This year, Eric D. Snider and I will be bringing you the news and reviews from Colorado. (It's Eric's first trip, which is doubly exciting.) And the line-up, announced earlier today, looks excellent, showcasing Cannes favorites like Alejandro Gonzalez Inarritu's Biutiful, Mike Leigh's Another Year, and Stephen Frears' Tamara Drewe, as well as high-profile premieres like Mark Romanek's eagerly awaited Never Let Me Go (with superstar novelist Kazuo Ishiguro in attendance) and Tom Hooper's The King's Speech, which is getting major Oscar buzz for Colin Firth.
The title that really makes me tingle with anticipation is Peter Weir's POW flick The Way Back. Weir makes two movies a decade these days, if we're lucky, and they're always good. (I am maybe the world's biggest Peter Weir fan; two of his movies -- The Truman Show and Gallipoli -- would make my all-time top 20 if I were to construct one.) Weir is getting one of the festival's "Silver Medallion" awards, which is usually a bit of an exercise in who-can-we-get-to-come, but this is a great choice. The festival will also be screening Weir's long-lost 1979 horror film The Plumber, which I have never seen and will do my very best to catch.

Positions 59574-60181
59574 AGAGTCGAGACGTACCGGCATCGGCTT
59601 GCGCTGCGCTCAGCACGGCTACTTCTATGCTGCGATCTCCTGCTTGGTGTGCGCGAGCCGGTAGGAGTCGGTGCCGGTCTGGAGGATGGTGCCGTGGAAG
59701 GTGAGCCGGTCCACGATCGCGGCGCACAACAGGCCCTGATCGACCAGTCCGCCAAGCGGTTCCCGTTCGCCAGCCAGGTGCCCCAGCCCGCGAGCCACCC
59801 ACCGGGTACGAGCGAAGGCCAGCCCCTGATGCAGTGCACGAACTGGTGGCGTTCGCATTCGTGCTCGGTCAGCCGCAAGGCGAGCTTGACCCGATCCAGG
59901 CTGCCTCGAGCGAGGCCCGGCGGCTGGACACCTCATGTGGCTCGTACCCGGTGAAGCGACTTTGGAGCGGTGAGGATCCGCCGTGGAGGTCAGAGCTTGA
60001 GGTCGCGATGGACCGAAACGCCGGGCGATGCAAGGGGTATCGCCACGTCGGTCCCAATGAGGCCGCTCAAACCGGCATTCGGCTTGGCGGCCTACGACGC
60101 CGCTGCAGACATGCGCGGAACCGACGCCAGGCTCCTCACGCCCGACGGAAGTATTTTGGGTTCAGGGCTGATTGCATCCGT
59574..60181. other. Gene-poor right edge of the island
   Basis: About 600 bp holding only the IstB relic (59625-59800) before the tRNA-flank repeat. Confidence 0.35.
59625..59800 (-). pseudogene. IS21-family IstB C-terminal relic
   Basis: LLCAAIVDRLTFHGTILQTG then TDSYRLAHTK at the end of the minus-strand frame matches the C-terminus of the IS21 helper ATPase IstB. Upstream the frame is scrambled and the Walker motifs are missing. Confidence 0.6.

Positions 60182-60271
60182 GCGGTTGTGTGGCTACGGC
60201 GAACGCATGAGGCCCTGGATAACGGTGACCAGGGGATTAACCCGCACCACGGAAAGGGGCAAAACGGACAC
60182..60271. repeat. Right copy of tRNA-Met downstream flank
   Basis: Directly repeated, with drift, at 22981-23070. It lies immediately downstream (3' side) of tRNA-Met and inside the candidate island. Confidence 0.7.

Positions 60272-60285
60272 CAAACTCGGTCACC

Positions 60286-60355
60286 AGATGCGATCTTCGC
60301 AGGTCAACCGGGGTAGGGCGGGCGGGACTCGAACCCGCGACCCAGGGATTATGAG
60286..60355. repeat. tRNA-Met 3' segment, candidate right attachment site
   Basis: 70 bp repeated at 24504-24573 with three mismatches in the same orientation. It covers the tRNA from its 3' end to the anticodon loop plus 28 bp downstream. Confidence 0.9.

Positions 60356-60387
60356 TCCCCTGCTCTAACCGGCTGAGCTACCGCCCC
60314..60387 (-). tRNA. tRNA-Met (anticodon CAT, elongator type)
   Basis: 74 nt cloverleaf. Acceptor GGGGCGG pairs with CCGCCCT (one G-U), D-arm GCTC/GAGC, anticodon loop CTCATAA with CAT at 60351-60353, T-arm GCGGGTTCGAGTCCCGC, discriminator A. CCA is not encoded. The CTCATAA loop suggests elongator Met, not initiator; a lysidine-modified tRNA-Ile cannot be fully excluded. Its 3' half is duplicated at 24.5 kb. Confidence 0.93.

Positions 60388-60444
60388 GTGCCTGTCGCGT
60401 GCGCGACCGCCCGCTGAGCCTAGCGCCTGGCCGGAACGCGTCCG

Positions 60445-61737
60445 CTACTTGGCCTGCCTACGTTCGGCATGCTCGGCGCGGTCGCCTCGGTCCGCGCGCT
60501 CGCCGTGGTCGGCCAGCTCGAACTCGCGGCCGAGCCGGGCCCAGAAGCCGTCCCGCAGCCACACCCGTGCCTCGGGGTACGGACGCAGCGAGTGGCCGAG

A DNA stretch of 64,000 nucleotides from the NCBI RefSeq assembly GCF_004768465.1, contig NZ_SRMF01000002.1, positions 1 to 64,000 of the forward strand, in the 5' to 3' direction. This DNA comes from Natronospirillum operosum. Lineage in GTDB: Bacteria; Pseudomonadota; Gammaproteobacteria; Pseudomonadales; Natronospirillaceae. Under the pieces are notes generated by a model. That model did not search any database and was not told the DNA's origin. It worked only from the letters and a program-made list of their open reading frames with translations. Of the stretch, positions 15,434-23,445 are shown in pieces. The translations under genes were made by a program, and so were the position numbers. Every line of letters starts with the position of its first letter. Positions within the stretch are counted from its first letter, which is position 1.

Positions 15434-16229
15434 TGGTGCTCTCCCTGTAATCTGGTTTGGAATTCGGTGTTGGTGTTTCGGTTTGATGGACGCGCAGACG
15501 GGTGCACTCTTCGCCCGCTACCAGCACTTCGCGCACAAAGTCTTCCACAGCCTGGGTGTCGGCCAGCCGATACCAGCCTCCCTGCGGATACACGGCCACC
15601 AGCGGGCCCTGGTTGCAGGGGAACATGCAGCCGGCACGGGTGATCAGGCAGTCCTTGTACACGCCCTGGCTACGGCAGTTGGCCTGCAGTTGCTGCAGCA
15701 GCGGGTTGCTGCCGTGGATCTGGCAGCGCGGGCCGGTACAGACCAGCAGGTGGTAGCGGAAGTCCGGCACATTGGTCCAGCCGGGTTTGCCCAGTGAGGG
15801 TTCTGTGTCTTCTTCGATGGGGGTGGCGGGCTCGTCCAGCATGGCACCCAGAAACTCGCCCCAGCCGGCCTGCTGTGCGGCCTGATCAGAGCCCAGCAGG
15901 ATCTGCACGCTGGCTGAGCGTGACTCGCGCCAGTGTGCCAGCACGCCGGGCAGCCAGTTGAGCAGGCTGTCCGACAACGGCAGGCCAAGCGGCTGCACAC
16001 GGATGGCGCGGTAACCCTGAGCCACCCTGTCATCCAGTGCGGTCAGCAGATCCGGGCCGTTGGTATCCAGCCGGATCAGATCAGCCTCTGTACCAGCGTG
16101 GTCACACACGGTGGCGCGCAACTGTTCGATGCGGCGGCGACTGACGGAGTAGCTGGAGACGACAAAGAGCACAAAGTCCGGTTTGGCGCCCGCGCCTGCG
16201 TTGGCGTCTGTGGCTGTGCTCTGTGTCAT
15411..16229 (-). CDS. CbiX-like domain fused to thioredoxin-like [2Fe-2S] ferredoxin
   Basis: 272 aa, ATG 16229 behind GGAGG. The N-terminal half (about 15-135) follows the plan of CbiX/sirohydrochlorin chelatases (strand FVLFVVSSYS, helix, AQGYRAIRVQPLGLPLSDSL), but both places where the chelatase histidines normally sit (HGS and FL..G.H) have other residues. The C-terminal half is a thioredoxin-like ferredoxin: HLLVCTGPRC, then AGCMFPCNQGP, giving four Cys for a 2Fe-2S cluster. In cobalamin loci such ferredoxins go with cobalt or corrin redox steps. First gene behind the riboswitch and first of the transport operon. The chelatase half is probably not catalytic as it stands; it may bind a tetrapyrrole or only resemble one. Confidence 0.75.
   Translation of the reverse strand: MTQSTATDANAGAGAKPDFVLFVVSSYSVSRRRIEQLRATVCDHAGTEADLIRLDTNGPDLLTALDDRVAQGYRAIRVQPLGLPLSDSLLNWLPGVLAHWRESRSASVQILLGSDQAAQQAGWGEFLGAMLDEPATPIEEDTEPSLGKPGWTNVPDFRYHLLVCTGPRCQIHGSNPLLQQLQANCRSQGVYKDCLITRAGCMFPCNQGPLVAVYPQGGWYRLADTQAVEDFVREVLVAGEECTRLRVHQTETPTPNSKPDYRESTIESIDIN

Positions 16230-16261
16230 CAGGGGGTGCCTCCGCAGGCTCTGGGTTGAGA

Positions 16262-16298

A couple of surprise screenings always turn up on Saturday or Sunday. This year, the surprise has pretty much been ruined: it appears virtually certain that Danny Boyle's 127 Hours (following the wildly successful Telluride premiere of Slumdog Millionaire two years back) and Darren Aronofsky's Black Swan will make appearances.
The complete line-up is available at the Festival's website. Frankly, it's the most exciting in my seven years of attendance. I'll see you on the other side.